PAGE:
MAEVE HIGGINS: A Rare Sight (Ire)
04/05/2010 - 08/05/2010
Basement Theatre, Lower Greys Ave, Auckland
24/04/2010 - 01/05/2010
NZ International Comedy Festival 2010
1. present you with an evening of glowing fun, and
2. not bore you, and
3. include at least one catchphrase in each show, e.g. ‘What’s good for the goose is good for the gander’.
Her new stand up comedy show A Rare Sight is part fact, part advice, part recipe, part stupidity and ALL delivered to you in person!
Saturday 24th April, Tuesday 27th April – Saturday 1st May 2010
8:30pm, The Basement
$24, $20.00 (concession)
0800 TICKETEK or www.ticketek.co.nz
Tuesday 4th May – Saturday 8th May
8:30pm, BATS Theatre
$20, $14.00 (concession)
(04) 802 4175 or www.bats.co.nz
Still charming, Irish and naïve
Review by Hannah Smith 05th May 2010
I must confess I find this woman adorable. She is charming, she is quirky, and she comes across as totally genuine – an unusual quality in the smug/arrogant world of stand up comics.
Her show Kitten Brides was definitely my highlight of last year’s comedy festival and so I have a certain degree of expectation; as I file into BATS with the opening night crowd I am anticipating that A Rare Sight will be a rare pleasure.
And it is. Maeve Higgins is still charming, Irish and naïve. This year’s show is less structured, she is relies less on written material and more on the Irish charm which she possesses in buckets.
We are treated to anecdotes and observations regarding her accent, weight loss and relationship with her cat – but the real pleasure with Higgins is that it doesn’t feel like she is telling you jokes, more like she is just talking to you and it happens to be really funny.
My favourite part of the show is totally off the cuff and unscripted: two people get up and try to leave through the fire exit door and Higgins helpfully points them towards the correct exit and farewells them politely.
She can turn apologies into humour and the word “Sorry” into a punchline. Highly recommended.
Copyright © belongs to the reviewer
Jerome Chandrahasen May 5th, 2010
Its probably related to the form right? No fourth wall means its not like a theatrical monologue but a one sided conversation, and anyone who dominates a conversation or has to employ techniques to continuously hold the turn for an hour has the possibility of appearing smug or arrogant. Discourse analysts would have a field day. The confidence/arrogance line is pretty thin too methinks.
And 'lowest of the low'? Poor choice John! (Sorry, couldn't help it.)
John Smythe May 5th, 2010
It’s all about how they face the fear, I reckon. What comes across as smugness and arrogance could well be masking diametric opposites.
Others may be trading on privately-held non-PC opinions and prejudices that people hiding out in like-minded groups love to hear articulated. Then there is the ‘ganging up on minorities’ mentality, be it an individual in the audience – my least favourite version of audience interaction – or a sector of society (dwarf/midget so-called jokes are the lowest of the low).
I’m not in the least bit surprised that those who may come across as smug and arrogant on stage are lovely people in ‘real life’. And I whole-heartedly agree that it is refreshing to encounter shows that find their humour in different ways that are finally life-affirming.
When it comes to solo comedy I find I’m drawn to the classical elements of personal clowning: innocence, vulnerability, gullibility, fallibility, pathos … But that’s just me.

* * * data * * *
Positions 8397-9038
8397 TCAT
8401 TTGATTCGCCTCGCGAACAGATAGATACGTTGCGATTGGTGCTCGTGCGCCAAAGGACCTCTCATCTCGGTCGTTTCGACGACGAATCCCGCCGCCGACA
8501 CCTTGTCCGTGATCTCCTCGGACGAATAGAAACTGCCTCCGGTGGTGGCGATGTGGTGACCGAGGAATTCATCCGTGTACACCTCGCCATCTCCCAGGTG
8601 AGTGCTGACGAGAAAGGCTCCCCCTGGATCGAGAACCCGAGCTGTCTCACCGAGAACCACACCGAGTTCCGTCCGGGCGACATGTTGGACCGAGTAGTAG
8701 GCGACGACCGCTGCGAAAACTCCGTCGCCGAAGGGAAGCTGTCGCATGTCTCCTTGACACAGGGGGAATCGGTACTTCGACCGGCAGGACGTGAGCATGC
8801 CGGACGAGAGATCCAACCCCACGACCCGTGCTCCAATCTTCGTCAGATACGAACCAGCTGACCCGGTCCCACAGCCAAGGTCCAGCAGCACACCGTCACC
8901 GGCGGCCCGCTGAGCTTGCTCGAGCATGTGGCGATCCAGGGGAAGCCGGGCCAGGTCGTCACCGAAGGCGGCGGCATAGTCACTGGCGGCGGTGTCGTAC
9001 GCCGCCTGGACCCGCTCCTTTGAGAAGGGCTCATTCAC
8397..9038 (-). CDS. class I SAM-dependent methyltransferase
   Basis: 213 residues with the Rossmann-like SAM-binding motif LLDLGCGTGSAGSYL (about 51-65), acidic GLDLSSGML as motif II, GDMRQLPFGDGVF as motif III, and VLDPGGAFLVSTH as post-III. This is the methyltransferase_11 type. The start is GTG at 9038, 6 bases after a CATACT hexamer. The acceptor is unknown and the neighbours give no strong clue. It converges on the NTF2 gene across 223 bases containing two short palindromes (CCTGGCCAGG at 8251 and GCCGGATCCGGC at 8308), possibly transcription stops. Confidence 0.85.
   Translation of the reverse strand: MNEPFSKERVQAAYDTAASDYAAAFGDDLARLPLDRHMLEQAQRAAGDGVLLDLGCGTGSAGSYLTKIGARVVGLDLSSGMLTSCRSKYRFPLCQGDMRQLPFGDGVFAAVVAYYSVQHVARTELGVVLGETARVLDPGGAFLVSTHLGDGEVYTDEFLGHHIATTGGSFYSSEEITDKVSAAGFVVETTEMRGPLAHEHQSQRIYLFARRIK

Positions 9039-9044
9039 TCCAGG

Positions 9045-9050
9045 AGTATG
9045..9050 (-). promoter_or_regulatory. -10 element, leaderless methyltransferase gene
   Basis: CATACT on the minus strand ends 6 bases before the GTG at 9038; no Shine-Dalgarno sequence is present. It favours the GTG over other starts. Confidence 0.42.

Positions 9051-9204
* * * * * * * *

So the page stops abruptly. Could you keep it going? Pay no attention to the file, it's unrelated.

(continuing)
Hannah Smith May 5th, 2010
I apologise if my comment offended you at all, not my intention. It is a generalisation, and one that I wouldn’t expand on in a 300-word review, but since you ask I am happy to do so. From my ‘outsiders point of view’ (eg the audience) many stand ups come across as brash and cocky – it seems (to me) to go with the territory.
By ‘world of stand up comics’ I mean the world that, I, as an audience member am invited to see. It’s a world I’ve been seeing a lot of over the last week, but one that I am not a part of during the rest of the year. I don’t know all these comedians personally; I can only know their stage personas. Their family lives are of interest to me only so much as in how they inform their show.
It takes a lot of balls to stand up in front of a room full of people with the express intention of entertaining them for an hour. Perhaps for this reason (you tell me, you’re the practitioner) many comedians come across as either smug or arrogant. Or both.
brendhan lovegrove May 5th, 2010
and yes,my spelling is really bad.bla bla
brendhan lovegrove May 5th, 2010
nice review.she is indeed very funny.
i like your coment on comics being smug and arrogant.it may seem that way from an outsiders point of view, however,i have been doing stand up for longer than i have been alive and i must say the one thing ive always enjoyed about it is the deversity of the people who do it.im sure there are some who are smug and arrogant,like any job but ive worked with comics who by day are doctors,lawyers,house wives,unemployed,nuts,freaks,actors,labourers,students and in all cases there just people with one thing in common,stand up.stand up comedy brings alot of very different people together,and most i find ,lack any amount of smugness or arrogance.
"the world of stand up comedy"who are you talking about here?i would love to know.bill bailey?cant be, hes a lovely chap.rhys darby?family man.steve coogan?woody allen?ben hurley?nah wont be him,hes a good bloke and about to be a dad.
we are just people trying to earn a buck out of something we love.there is nothing smug knowing you are only as good as your NEXT gig i can assure you.
i ,for the most part,have found comics to be some of the most delightful people ive ever met,not smug or arrogant at all.
you may have generalised here a bit,but you get that "in the world of blog reviewing"